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Monday, June 17, 2024


Special Committee Report Outlines Plan to Prepare for Pending Landlord, Tenant Crisis

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By Press Release

TRENTON – A special committee formed by Chief Justice Stuart Rabner released a series of recommendations April 21 to reform how courts handle landlord-tenant matters and to confront the impending flood of cases they will be asked to hear once a statewide moratorium on evictions is lifted. 
According to a release, the report, which the Supreme Court will consider by the end of next month, outlines 18 recommendations that address the immediate impact of Covid and long-term improvements for the handling of landlord-tenant matters. 
“The committee’s work complements the Judiciary’s ongoing efforts with executive and legislative branch leaders to try to prevent widespread housing instability and homelessness, once the moratorium on residential evictions ends,” Rabner stated. “The court welcomes comments on the committee’s proposals, which are designed to improve the overall landlord-tenant process and fairly and expeditiously resolve the large number of filings expected soon.” 
Covid has left tens of thousands of tenants struggling or unable to pay their rent. At the same time, landlords who rely on rent to pay their bills have seen their own livelihoods placed in jeopardy.
Residential evictions currently are on hold under a moratorium imposed by Gov. Phil Murphy. Central to the report of the Judiciary Special Committee on Landlord-Tenant are the following recommendations:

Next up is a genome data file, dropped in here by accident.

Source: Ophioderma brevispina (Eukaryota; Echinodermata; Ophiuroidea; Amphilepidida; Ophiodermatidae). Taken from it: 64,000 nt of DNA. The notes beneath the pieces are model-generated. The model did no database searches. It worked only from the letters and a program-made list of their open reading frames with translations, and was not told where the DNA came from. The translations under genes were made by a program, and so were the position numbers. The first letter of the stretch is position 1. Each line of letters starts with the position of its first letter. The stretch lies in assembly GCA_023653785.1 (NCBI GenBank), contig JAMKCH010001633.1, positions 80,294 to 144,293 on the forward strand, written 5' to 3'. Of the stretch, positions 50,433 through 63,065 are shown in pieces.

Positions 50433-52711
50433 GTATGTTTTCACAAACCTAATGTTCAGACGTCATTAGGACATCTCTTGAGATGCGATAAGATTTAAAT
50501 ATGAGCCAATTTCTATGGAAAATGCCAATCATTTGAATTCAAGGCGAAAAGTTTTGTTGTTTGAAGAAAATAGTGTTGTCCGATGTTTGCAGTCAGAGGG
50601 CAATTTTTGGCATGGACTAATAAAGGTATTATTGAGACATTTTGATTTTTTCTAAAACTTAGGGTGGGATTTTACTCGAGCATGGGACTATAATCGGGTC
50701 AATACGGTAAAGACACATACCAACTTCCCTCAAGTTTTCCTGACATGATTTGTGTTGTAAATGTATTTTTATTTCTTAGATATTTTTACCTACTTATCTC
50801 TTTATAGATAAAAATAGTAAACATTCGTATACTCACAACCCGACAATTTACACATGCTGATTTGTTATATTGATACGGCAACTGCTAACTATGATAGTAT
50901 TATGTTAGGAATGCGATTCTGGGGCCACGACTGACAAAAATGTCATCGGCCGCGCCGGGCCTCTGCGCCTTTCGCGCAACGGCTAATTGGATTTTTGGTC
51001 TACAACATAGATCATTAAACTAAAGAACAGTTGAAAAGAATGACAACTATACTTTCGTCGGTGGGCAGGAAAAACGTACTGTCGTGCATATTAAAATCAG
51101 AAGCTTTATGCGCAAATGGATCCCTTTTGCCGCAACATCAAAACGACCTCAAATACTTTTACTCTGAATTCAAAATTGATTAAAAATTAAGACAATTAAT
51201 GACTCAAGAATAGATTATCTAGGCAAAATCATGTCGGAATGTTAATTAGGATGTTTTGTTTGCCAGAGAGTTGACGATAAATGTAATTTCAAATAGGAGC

• Hire and train legal specialists to assist with more than 50,000 pending eviction cases and more than 194,000 new filings expected by 2022. 
• Create structured opportunities to resolve landlord-tenant matters at case management and settlement conferences. 
• Connect individuals with rental resources available through the state Department of Community Affairs and other sources. 
Judge Glenn A. Grant, acting administrative director of the courts, served as chair of the special committee and thanked its members for identifying collaborative solutions to confront a pending crisis and for laying the foundation for a better process for handling landlord-tenant cases in the future. 
Burlington County Assignment Judge Jeanne Covert served as vice-chair. The special committee brought together various stakeholders, including the New Jersey State Bar Association, Legal Services of New Jersey, the New Jersey Apartment Association, and a coalition of housing advocates. 
Members of the public have until May 21 to submit comments on the report. 

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